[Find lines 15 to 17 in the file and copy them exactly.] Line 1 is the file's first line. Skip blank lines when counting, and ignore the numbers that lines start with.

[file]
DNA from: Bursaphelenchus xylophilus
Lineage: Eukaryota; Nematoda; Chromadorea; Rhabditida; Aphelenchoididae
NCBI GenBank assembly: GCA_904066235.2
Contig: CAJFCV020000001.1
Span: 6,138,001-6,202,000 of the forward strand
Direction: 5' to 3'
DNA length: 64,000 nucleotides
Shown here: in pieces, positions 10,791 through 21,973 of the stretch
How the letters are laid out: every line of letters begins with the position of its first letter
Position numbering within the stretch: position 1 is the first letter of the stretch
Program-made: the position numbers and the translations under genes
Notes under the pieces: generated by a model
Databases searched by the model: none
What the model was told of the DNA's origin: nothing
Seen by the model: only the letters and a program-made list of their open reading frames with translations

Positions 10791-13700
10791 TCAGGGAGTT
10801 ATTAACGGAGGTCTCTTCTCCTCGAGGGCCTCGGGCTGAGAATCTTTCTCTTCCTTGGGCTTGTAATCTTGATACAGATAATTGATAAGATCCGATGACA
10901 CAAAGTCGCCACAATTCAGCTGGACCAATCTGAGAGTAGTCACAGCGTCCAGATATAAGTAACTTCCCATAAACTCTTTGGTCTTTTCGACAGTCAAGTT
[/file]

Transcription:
Seen by the model: only the letters and a program-made list of their open reading frames with translations

Positions 10791-13700
10791 TCAGGGAGTT